Pour the ground mixture into a bowl; rinse the blender jar with a little water to gather every bit of the arachu kalakki and add to the bowl.  Add a little more water if necessary to get a nice pouring consistency.

Taste the arachu kalakki to see if it needs salt and lime or lemon juce; add needed salt and lime or lemon juice.  Mix well.

Heat the oil in a small pan and add the chile and seeds; when the seeds finish popping, turn off heat and stir in the curry leaves and cover immediately to prevent hot oil from splattering.  Let cool slightly, about a minute.

Pour the aromatic spices into the chutney and mix well.

Serve over plain rice, lemon rice, upma, idli, dosa, sevai etc.  Enjoy!!

Wednesday, January 2, 2013

A Duo of Sauces for Pancakes & Ice cream ( Fresh Apple and Berry Sauces)

This delicious duo is unbeatable for making any breakfast or dessert super special.  I whipped these up one morning to serve with breakfast for some very special people :).  Use any combination of frozen or fresh berries - I use whatever I have on hand.  These sauces are fantastic on their own as  a snack or dessert or over pancakes and as toppings for yogurt, ice cream, pudding, etc.

Chunky Applesauce
Applesauce  4-6 servings


4 large Apples, one kind or assorted
1 generous pinch Sea Salt
1 Cinnamon Stick or 1/2 tsp ground
2-4 Tbsp Water
1-2 Tbsp freshly squeezed Lemon juice
a little grating of fresh Nutmeg, 1 pinch


Wash, core, and chop the apples; peeling is not necessary but you can if you wish.

Place apples, cinnamon, salt and a couple of Tbsp of water in a pan and cook covered until the fruit is soft - this might take about 5 minutes or so.  Stir occasionally to prevent sticking or burning.

Remove from heat, stir in nutmeg along with lemon juice to taste and serve.

Apple sauce may be served warm or cold.  Enjoy!!

Berry Sauce    4-6 Servings


2 cups frozen or fresh assorted berries
1/2 cup prunes, finely chopped
1 generous pinch Sea Salt
2 Tbsp Water
1 Tbsp fresh Lemon/Orange Juice
Sweetener - Stevia extract, maple/agave syrup, or sugar


Place the berries, prunes and salt with the water in a small pan and cook until fruit is soft and saucy - about 5 to 7 minutes.

Remove from heat, stir in lemon/orange juice and a little sweetener if you like.

Serve warm or cold.  Enjoy!!

Tuesday, January 1, 2013

Mathan and Payar Puzhukku (New Year's Day Black-eyed Peas & Pumpkin Stew)

A Puzhukku is simply a fragrant stew flavored with coconut, chiles, cumin seeds and fresh curry leaves; karamani (dried cow peas/red chori beans), are often added to vegetable puzhukkus to make them hearty.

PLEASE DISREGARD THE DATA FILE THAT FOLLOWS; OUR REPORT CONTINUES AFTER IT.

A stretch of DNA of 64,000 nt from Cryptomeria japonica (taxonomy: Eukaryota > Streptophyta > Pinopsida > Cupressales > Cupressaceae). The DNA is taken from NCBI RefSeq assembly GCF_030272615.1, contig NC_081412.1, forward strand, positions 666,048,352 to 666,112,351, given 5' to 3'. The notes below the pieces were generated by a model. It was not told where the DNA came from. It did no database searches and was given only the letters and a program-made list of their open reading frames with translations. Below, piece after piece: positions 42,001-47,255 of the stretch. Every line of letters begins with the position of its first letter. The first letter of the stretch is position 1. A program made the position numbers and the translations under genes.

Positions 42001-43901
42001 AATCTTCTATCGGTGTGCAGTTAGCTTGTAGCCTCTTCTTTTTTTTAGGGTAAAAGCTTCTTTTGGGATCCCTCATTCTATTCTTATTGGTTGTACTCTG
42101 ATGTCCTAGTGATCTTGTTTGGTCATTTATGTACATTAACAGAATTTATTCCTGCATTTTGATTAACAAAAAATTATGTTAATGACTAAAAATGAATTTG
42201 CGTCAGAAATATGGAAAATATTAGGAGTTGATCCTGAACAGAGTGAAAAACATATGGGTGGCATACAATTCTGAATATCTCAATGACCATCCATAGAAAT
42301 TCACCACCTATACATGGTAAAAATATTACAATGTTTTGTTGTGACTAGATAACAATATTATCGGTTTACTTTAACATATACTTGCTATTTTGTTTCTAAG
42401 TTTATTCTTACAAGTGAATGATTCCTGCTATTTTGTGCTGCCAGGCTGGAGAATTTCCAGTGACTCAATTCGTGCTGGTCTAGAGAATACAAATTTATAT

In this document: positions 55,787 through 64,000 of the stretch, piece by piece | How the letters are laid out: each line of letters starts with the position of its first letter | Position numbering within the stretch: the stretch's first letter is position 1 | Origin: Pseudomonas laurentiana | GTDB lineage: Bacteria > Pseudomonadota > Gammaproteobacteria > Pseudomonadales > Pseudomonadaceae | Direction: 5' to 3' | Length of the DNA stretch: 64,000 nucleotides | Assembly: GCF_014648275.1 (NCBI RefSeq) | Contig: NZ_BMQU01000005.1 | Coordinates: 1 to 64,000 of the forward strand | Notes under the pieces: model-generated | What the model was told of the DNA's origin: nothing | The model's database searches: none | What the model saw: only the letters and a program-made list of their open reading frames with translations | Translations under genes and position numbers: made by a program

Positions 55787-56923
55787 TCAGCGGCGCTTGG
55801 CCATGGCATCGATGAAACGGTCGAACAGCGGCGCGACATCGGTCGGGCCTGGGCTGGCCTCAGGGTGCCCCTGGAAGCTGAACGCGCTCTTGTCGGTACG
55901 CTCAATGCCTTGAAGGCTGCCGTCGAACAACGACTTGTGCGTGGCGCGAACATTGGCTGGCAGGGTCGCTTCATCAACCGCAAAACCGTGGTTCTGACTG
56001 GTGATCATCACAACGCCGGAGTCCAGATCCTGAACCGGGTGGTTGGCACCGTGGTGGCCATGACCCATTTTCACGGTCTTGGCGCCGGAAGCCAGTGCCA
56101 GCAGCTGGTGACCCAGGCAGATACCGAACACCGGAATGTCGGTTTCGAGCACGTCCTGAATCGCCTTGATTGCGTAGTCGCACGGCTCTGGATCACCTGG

Puzhukku is a traditional home-style thick Kerala stew to accompany plain rice or kanji (gruel typically made with a grain like rice, wheat, etc). This one is made with Kabocha squash, a sweet pumpkin-like winter squash with green skin and usually the traditional karamani beans. Black-eyed peas make a great substitute when karamani/cow peas are not available as they are in the same family and very close in taste.

Black-eyed peas are eaten on New Year's Day for good luck according to the Southern tradition in the United States - a very tasty and nutritious tradition that I am very happy to observe :). They are a great addtition to Mathan Puzhukku. 

The chiles, cumin, and coconut flavor the stew beautifully; the protein-rich black-eyed peas balance the sweetness of the squash perfectly.  If a spicier stew is required, increase the chiles to kick up the heat.

Other winter squashes/pumpkins may be used to prepare puzhukku; both black-eyed peas or cow peas work well in this stew.  I love to serve puzhukku over grains like rice or quinoa and sometimes just on its own. Puzhukkus are often served as a breakfast or as a light meal anytime with kanji in Kerala homes.

Kabocha & Black-eyed Peas Puzhukku
4 Servings


1/2 cup Black-eyed Peas
1/3 of a medium Kabocha
2 fresh green Thai Chiles
1/4 tsp ground Turmeric
1/2 tsp Sea Salt
1/4 cup fresh or frozen grated Coconut Or 2 Tbsp dry unsweetened
1/2 - 1 tsp Cumin Seeds
1 dry Red Chile
1 stem fresh Curry Leaf
1 Tbsp Coconut Oil


Pick over the black-eyed peas, wash, and cook in water to cover until soft but not mushy.  Set aside.

Peel the kabocha if you wish and cut into small bite-sized pieces.

Place kabocha and the Thai chiles in a pan with turmeric, salt and just enough water to barely cover the veggies.

Bring to a boil and cook until kabocha is tender.

While the veggies are cooking, coarsely grind cumin, coconut, and red chile using a blender or spice grinder.

Add the coconut mixture and the cooked black-eyed peas to the veggies and simmer for about 5 minutes or so.

Crush the curry leaves in your hands and add them to the stew; drizzle the coconut oil on top of the curry leaves.

Cover immediately and let rest for about 10 minutes or until ready to serve.

Fish out and discard the green chiles so no one accidentally chomps on them.

Stir gently to mix well before serving hot or warm.  Enjoy!!